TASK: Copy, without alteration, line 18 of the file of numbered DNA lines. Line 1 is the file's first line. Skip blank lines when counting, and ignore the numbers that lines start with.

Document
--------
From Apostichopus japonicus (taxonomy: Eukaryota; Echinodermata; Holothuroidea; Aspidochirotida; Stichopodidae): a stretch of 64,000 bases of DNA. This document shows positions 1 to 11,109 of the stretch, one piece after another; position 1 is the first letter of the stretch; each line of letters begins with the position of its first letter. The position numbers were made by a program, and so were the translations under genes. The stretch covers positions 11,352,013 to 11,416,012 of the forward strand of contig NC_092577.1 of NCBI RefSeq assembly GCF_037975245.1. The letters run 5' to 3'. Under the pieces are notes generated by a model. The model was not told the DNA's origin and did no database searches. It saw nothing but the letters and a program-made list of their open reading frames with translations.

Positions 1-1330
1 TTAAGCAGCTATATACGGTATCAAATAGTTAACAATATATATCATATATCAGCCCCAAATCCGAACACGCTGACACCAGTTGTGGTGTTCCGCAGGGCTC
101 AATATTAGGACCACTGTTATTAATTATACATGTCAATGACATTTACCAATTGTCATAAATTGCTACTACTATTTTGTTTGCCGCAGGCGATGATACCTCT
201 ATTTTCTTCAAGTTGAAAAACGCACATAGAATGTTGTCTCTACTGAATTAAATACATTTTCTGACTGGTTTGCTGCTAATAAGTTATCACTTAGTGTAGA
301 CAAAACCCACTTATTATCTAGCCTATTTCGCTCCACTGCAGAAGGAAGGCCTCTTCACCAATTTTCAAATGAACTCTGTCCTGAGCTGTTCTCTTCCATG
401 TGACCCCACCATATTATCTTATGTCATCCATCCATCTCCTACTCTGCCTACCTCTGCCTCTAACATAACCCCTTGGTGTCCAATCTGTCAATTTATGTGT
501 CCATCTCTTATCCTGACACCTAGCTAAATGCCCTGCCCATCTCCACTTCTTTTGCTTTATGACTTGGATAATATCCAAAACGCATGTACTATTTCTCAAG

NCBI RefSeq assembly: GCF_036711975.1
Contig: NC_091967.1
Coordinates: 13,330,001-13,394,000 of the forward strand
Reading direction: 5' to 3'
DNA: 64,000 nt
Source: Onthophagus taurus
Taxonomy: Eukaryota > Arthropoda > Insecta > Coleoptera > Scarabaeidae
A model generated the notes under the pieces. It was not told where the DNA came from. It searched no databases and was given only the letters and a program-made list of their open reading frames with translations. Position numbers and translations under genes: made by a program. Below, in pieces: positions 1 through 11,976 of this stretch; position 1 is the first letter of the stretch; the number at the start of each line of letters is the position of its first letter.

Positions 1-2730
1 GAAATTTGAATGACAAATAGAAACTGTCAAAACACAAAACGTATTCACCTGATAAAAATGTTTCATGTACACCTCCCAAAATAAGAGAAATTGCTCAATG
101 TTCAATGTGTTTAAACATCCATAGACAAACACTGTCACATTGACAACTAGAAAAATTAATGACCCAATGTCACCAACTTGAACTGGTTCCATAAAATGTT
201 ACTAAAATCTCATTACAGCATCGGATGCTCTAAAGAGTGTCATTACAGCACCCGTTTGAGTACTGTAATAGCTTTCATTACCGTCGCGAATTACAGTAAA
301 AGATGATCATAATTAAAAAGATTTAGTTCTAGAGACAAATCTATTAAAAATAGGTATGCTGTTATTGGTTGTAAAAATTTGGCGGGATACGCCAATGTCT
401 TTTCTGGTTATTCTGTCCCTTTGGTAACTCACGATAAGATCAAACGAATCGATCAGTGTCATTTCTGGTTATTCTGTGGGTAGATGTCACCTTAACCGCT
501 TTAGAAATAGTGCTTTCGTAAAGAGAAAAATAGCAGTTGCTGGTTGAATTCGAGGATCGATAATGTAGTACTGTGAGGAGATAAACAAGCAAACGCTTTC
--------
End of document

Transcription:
1 GAAATTTGAATGACAAATAGAAACTGTCAAAACACAAAACGTATTCACCTGATAAAAATGTTTCATGTACACCTCCCAAAATAAGAGAAATTGCTCAATG